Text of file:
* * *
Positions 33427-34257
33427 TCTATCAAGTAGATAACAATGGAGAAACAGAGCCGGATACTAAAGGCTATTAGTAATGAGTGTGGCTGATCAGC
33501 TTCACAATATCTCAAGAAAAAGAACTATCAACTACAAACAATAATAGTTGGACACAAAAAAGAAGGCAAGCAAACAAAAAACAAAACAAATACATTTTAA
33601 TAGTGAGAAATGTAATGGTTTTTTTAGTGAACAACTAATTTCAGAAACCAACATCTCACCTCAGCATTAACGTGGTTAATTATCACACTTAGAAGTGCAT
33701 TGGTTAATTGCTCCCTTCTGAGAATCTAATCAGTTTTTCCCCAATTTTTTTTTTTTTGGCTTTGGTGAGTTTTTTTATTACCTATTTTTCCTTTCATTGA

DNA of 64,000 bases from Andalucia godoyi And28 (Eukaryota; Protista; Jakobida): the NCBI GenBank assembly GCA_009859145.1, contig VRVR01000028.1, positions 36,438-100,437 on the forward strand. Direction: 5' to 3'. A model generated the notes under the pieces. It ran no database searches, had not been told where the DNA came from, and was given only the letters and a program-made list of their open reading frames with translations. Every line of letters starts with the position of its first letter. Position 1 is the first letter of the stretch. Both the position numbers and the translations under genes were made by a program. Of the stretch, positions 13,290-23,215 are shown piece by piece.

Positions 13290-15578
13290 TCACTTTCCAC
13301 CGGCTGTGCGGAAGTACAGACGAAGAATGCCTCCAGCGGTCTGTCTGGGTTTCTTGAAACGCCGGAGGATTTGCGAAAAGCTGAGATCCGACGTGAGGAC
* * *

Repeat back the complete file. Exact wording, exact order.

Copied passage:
Positions 33427-34257
33427 TCTATCAAGTAGATAACAATGGAGAAACAGAGCCGGATACTAAAGGCTATTAGTAATGAGTGTGGCTGATCAGC
33501 TTCACAATATCTCAAGAAAAAGAACTATCAACTACAAACAATAATAGTTGGACACAAAAAAGAAGGCAAGCAAACAAAAAACAAAACAAATACATTTTAA
33601 TAGTGAGAAATGTAATGGTTTTTTTAGTGAACAACTAATTTCAGAAACCAACATCTCACCTCAGCATTAACGTGGTTAATTATCACACTTAGAAGTGCAT
33701 TGGTTAATTGCTCCCTTCTGAGAATCTAATCAGTTTTTCCCCAATTTTTTTTTTTTTGGCTTTGGTGAGTTTTTTTATTACCTATTTTTCCTTTCATTGA

DNA of 64,000 bases from Andalucia godoyi And28 (Eukaryota; Protista; Jakobida): the NCBI GenBank assembly GCA_009859145.1, contig VRVR01000028.1, positions 36,438-100,437 on the forward strand. Direction: 5' to 3'. A model generated the notes under the pieces. It ran no database searches, had not been told where the DNA came from, and was given only the letters and a program-made list of their open reading frames with translations. Every line of letters starts with the position of its first letter. Position 1 is the first letter of the stretch. Both the position numbers and the translations under genes were made by a program. Of the stretch, positions 13,290-23,215 are shown piece by piece.

Positions 13290-15578
13290 TCACTTTCCAC
13301 CGGCTGTGCGGAAGTACAGACGAAGAATGCCTCCAGCGGTCTGTCTGGGTTTCTTGAAACGCCGGAGGATTTGCGAAAAGCTGAGATCCGACGTGAGGAC